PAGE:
Cardless Cash Part of Changing Financial Literacy Landscape
By Susan Beacham
March 28, 2017
Every time my husband withdraws cash from an ATM he first takes a moment to examine the machinery. Before he swipes his card, he wants to be sure nothing has been attached or looks out of whack. That’s the best way to protect against “skimming” devices that steal information on the card.
Skimming is a form of identity theft, and it can have devastating effect. Last year, a man was arrested in San Diego County and charged with placing skimming devices on Wells Fargo ATMs across the country. He allegedly used stolen data from 4,900 cards to create counterfeit cards that were then used to steal nearly $500,000.
Skimming has been around for a while, and thankfully technology is now providing a solution. The recent episode prompted Wells Fargo to invest in a cardless withdrawal system. At the bank’s 13,000 ATMs, customers can now get cash via an app on their smart phone.
Using the app, a customer requests a “one-time use only” code that they punch into the ATM along with their pin—and out comes the money. This is an example of how technology is changing personal finance, in this case thwarting identity theft. It offers a great opportunity to raise the subject of identity theft with students and introduce them to other apps and technology that make saving and spending easier and more secure.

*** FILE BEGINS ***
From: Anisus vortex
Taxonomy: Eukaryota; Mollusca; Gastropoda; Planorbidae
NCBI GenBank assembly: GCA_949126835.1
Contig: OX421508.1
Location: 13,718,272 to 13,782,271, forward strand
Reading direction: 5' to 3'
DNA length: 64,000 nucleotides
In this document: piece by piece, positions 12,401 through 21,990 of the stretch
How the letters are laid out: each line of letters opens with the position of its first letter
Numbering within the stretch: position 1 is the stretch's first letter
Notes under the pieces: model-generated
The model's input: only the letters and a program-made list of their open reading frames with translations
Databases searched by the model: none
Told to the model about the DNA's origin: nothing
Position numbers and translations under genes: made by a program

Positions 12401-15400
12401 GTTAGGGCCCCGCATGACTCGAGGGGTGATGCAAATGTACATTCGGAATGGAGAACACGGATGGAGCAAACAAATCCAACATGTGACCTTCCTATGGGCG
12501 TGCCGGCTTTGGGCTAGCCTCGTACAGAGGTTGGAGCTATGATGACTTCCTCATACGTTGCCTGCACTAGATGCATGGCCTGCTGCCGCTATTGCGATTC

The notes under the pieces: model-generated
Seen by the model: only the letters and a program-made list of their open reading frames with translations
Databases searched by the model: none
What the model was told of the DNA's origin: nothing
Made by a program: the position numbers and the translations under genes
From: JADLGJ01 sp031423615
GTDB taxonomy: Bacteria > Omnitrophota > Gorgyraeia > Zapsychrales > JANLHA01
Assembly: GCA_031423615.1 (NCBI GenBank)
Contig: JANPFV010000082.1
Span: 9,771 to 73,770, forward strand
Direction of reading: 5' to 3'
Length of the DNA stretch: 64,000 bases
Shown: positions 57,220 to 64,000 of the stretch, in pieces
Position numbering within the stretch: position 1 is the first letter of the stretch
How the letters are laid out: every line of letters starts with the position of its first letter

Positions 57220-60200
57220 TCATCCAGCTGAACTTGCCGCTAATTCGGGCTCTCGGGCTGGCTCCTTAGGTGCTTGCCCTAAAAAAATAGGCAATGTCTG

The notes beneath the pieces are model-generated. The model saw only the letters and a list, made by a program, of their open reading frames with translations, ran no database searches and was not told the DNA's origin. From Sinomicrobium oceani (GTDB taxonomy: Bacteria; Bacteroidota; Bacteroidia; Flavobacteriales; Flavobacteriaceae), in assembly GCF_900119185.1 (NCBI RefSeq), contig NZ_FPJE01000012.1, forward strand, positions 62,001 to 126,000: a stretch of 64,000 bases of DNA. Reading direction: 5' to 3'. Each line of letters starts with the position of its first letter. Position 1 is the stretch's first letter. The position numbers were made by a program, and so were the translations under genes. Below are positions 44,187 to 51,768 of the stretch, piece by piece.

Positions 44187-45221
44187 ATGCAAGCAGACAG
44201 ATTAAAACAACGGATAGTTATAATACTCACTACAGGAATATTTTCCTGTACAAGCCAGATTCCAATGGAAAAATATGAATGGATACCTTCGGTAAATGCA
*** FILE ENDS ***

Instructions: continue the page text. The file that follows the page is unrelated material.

For now, at Well Fargo customers still need their ATM card during non-business hours to get by the secure doors at branches. An update to the app later this year is expected to eliminate the need to input the code and allow you to simply hold the phone up to the ATM to initiate a transaction.
If your bank does not offer a “cardless withdrawal” ask if the technology is coming and let officials there know you’d appreciate the safeguard. In the meantime, be watchful for devices on the ATM that seem loosely attached or otherwise out of place. Report them and use another ATM. As always, monitor your statements for fraudulent activity.
For more on how to spot, avoid and cure an identity theft problem, visit the Federal Trade Commission’s website. The FTC has valuable tips to share with adults and children alike.